ON three consecutive days starting October 19, 1995, the front page of one of the country's premier financial dailies carried a story on how Reliance Industries had issued fake share certificates, which were rampant in the market. Panic set in. Reacting to perhaps the harshest sort of news any company could be hurt by—the shares you were holding could be just worthless forgeries—the Reliance scrip fell by Rs 13.50, or five per cent, from Rs 268.50. With very few buyers wanting to risk being saddled with fake shares, the sellers sold. And sold. Over the next 13 weeks, the scrip fell to Rs 155—a fall of more than 42 per cent. The standard line doing the rounds of Dalal Street was: "I'm a buyer of Reliance at under Rs 100."
Of course, it never reached Rs 100. In fact, in an about-turn that shocked the short-sellers, the scrip jumped by Rs 100 over the next 14 weeks. The company hit back saying that this was nothing out of the ordinary, that giving duplicate shares are routine when originals are lost, that the number of "fake" shares—which, anyway, the company had issued by mistake—were only 0.01 per cent of the total capital, that Reliance was a fundamentally-sound, fast-growing, blue-chip company. The market had probably missed the point.
Mr Canny hadn't. He went on and bought 1,000 Reliance shares when they'd fallen to Rs 155. Total shell-out: Rs 1.55 lakh. Today, he's a contented man: Reliance has announced 1:1 bonus issue of shares, and excellent six-monthly results. At around Rs 420 (see chart: Reliance), the value of Mr Canny's shares: Rs 4.2 lakh. A 2.7-fold increase. In less than two years. Which fund manager can match this sterling performance?
Lesson: a controversy is the best investment. With a thin—but important—string attached. Controversy is the best investment when the company mired in it is intrinsically strong. For every blue-chip company, there are a 100 fly-by-night operators: for every ITC or Tata Tea, a hundred CRBs. The strategy then should be: identify a pool of say 25 strong companies, and watch them closely. And wait for the bad news.
The world over, in the short term, stockmarkets and stock prices move more on sentiment, defying rational reasoning. This characteristic is far starker in India, where murky deals, unfounded gossip, crooked manipulations take precedence over research, fundamentals, forecasts. Moreover, the broking community's record has not always been above board.
In such a scenario, therefore, when bad news hits a company, the brokers—who largely survive on small-scale speculations—push down the price of the company faster than ever. Sentimental by nature, and prone to panic quickly, average investors follow brokers. In turn, the brokers, who short-sold—selling shares without having them in hand only to buy them later at a lower price—buy the stock cheap, making a little killing in the bargain. Then, repeat the cycle. This goes on till the point when the bad news goes out of the front pages, and the company starts its battle, giving its point of view (neglected, so far). Of course, the company's credibility is at a low, and to counter that there are campaigns.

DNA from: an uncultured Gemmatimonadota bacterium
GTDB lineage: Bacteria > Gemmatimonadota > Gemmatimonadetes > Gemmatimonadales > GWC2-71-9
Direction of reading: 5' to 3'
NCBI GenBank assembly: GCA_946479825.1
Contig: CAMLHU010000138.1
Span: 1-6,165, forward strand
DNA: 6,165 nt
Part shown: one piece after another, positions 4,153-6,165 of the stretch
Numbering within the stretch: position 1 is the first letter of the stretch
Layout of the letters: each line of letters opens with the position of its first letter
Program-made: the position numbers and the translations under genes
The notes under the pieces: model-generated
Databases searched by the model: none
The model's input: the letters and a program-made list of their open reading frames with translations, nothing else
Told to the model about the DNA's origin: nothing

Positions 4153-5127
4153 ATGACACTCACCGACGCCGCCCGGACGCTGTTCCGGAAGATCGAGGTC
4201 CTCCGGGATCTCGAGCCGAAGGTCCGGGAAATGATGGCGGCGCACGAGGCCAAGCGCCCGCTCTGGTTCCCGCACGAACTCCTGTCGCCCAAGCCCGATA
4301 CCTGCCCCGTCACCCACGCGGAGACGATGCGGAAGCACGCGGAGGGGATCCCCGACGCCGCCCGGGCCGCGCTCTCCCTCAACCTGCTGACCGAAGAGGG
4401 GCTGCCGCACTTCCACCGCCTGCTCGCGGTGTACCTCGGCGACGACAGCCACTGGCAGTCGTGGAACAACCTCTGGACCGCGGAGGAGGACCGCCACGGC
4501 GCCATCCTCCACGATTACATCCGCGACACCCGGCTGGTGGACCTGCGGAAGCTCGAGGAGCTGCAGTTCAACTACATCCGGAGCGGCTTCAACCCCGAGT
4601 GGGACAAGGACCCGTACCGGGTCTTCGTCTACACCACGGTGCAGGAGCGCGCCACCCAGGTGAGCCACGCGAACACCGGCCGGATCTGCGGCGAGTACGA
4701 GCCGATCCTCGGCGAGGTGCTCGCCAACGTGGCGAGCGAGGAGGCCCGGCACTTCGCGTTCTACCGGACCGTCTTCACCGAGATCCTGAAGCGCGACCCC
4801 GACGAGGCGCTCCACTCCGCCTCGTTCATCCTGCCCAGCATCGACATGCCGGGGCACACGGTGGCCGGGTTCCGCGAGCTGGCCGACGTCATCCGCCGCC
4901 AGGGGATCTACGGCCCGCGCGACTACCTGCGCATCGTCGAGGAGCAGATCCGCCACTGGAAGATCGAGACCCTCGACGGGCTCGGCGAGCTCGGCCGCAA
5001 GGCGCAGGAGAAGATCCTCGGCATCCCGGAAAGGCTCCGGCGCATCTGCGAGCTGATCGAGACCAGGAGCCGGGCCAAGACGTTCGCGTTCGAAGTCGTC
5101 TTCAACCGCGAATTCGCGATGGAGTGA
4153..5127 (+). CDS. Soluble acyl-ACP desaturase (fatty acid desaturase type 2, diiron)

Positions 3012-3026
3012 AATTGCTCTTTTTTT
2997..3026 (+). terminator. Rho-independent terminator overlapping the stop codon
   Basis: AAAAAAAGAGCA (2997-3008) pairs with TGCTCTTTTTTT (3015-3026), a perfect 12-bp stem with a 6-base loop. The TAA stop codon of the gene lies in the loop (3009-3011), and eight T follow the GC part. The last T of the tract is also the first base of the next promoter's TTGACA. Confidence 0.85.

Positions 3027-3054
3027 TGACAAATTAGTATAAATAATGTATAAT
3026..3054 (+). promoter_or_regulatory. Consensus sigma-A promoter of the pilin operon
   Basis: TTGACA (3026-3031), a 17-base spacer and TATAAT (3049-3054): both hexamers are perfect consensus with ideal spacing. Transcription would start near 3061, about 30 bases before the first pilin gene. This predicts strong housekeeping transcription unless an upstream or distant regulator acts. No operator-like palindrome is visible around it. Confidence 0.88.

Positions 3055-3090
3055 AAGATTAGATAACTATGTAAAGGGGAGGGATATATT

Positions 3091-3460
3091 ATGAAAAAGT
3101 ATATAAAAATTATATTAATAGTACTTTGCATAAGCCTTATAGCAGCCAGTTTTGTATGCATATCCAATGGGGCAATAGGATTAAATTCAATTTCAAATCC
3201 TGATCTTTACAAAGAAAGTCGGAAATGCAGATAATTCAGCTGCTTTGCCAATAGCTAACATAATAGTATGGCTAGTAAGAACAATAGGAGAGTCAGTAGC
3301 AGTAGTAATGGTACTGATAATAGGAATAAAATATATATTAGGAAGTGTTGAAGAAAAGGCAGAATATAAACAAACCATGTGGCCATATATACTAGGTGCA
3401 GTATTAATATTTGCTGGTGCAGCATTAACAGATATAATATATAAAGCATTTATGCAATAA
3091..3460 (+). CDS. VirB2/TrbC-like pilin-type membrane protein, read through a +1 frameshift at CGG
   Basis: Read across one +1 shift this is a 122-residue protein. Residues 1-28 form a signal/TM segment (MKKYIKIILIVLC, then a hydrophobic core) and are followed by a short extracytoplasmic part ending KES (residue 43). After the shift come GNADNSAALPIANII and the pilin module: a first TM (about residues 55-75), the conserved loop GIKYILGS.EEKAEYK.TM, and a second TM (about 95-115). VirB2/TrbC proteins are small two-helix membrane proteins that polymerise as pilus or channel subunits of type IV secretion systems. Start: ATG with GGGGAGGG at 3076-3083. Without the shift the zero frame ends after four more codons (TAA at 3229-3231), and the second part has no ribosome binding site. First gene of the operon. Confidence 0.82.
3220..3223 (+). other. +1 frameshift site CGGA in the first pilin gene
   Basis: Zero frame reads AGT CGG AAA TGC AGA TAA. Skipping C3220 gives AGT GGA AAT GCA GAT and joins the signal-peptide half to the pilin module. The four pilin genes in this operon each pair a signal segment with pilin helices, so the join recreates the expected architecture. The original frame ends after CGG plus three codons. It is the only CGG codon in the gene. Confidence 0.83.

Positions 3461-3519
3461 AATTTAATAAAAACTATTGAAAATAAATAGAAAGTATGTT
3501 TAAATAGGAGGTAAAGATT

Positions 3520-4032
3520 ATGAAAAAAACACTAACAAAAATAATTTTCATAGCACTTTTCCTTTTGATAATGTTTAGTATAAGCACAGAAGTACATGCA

The result: the fact that a company is sound, that the controversy might be a small one, that it probably would mean damages over Rs 1 crore to a company that generates more than Rs 100 crore as annual profits comes to the fore. The stock price retraces its trajectory. Sometimes, the controversy need not end: the analysts do all the calculations and forecasting; the markets do the rest.
Take ITC, where Mr Canny has seen a cool 2.6-fold increase in the value of his wealth. Here's how he did it. On January 3, 1996, a penalty of Rs 799 crore for excise evasion was slapped on ITC. From Rs 250 on January 1, the stock fell 24 points or 9.6 per cent. That's when he bought 1,000 shares. Soon enough, the price chart turned, and within five months was quoting at Rs 327. Just when Mr Canny was about to sell and make a tidy profit of Rs 1 lakh, fresh charges on shady deals by ITC's US-based business partner Suresh Chitalia hit headlines. The stock fell again, this time by Rs 36 or 11 per cent by end-August. That was yet another opportunity. Today, the ITC share quotes are in the vicinity of Rs 600 (see chart: ITC). Whatever the scandals hounding the company, it retains around 80 per cent of the cigarette market. Its distribution clout is unmatched, and the calibre of its managers beyond doubt. Above all, it has a vast satisfied customer base in a product category where brands generate fanatical loyalty. That was Mr Canny's reasoning.
Looking at his stupendous track record, Outlook met Mr Canny and asked him which shares he's looking at. He answered: "Asian Paints, Cox & Kings, Tata Tea and Indian Hotels." We asked him why. The predictable reply: "They're in the heat of controversy." We asked him for details. He said: "Please read the accompanying charts." And that's what we did.